BMA is a postprocessing method based on Bayesian theory and is used for deriving the relative weights and variances of individual models in a multimodel ensemble. Raftery et al. (2005) extended BMA to forecasts from dynamical models. In BMA, the overall estimated PDF is a weighted average of the PDFs of individual simulations. The weights are the estimated posterior model probabilities; the weight for a given model represents the simulation skill of that model during the training period relative to other models. The BMA deterministic result is a weighted average of the linear functions of the simulations, with the linear functions representing a bias-correction process for the original simulations. Detailed information on the BMA method is provided by Raftery et al. (2005).

*f*=

*f*

_{1}, …,

*f*

_{K}denote an ensemble of simulations obtained from

*K*climate models. Moreover, let

*y*be the quantity of interest (i.e., surface air temperature in this study). The variable

*y*

^{T}represents the training data (or observed data). The BMA predictive model for dynamic ensemble simulations can then be expressed as follows:where each climate model simulation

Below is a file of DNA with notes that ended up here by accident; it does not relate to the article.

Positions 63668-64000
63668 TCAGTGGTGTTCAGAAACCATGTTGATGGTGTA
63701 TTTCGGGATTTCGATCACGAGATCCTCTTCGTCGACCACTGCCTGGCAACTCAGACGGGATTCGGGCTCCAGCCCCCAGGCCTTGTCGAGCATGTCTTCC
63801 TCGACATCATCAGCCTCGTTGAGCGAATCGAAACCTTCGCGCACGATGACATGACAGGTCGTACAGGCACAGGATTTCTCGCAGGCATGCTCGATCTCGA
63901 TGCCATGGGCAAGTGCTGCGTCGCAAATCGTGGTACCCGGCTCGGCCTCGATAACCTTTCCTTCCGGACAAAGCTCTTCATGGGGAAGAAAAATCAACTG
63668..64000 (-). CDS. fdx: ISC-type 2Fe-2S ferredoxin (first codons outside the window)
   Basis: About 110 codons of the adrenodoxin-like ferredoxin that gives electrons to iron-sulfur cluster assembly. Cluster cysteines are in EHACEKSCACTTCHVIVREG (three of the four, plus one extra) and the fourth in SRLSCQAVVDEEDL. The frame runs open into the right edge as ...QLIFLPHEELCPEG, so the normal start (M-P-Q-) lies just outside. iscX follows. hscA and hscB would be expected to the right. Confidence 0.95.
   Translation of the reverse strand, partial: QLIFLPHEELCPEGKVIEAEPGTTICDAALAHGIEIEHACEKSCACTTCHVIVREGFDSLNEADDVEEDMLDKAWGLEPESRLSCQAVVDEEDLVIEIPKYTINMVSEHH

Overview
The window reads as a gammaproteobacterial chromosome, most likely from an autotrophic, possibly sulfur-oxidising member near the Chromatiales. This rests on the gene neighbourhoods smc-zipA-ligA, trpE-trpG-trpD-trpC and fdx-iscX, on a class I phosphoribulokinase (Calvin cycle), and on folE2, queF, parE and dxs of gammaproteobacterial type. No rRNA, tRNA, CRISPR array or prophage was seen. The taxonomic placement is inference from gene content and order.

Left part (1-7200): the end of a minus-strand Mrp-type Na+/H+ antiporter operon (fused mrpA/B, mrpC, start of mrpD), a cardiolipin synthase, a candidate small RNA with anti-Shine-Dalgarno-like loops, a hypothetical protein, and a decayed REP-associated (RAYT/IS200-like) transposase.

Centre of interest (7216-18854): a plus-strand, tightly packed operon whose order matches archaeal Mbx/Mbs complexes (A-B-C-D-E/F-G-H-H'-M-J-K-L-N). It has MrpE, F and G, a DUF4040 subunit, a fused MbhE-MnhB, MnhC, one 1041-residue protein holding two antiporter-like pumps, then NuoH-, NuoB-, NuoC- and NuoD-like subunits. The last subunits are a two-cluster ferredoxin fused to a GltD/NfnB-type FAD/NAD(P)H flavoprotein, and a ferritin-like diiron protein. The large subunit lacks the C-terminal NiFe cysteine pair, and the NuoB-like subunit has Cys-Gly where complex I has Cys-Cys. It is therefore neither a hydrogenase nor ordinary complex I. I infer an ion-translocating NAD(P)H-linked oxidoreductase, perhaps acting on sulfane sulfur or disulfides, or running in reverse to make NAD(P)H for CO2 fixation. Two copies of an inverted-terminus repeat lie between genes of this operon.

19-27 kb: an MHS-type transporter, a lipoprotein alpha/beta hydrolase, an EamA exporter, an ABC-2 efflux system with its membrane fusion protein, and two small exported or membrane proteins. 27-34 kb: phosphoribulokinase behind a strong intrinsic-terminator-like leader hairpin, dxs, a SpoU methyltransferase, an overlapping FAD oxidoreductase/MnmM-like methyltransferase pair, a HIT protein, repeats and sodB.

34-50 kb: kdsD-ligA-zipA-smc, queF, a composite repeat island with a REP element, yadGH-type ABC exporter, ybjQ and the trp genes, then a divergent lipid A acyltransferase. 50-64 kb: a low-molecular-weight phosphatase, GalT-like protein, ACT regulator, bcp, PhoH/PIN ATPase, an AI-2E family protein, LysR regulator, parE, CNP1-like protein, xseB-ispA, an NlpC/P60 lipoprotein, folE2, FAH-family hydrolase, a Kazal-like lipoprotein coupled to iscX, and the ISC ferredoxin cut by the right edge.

*f*

_{k}(for

*k*= 1, 2, …,

*K*) is associated with a conditional PDF

*p*

_{k}[

*y*| (

*f*

_{k},

*y*

^{T})], which can be interpreted as the conditional PDF of

*y*on

*f*

_{k}given that

*f*

_{k}is the best simulation in the multimodel ensemble. Moreover,

*w*

_{k}denotes the posterior probability that simulation

*k*is the best;

*w*

_{k}is a nonnegative value that satisfies

*p*

_{k}[

*y*| (

*f*

_{k},

*y*

^{T})] of the ensemble members are approximated by a normal distribution centered on a linear function of the original simulations

*a*

_{k}+

*b*

_{k}

*f*

_{k}with an ensemble-member-specific standard deviation of

*σ*

_{k}:

*a*

_{k}and

*b*

_{k}are bias-correction terms that are derived using a simple linear regression of

*y*on

*f*

_{k}for each of the

*K*ensemble members. Note that according to Raftery et al. (2005), bias correction can be achieved in various ways. However, selecting or evaluating the best bias-correction method was not a focus of this study; furthermore, in some cases, linear regression is a reasonable choice for individual cases (Raftery et al. 2005; Vrugt and Robinson 2007; Bhat et al. 2011; Tian et al. 2012; Liu and Xie 2014). Therefore, we used a linear method in accordance with the above cases. The BMA predictive mean can be computed as follows:Equation (3) provides a deterministic result whose performance can be compared with individual simulations in the ensemble or with the ensemble mean (Raftery et al. 2005). If we denote space and time with subscripts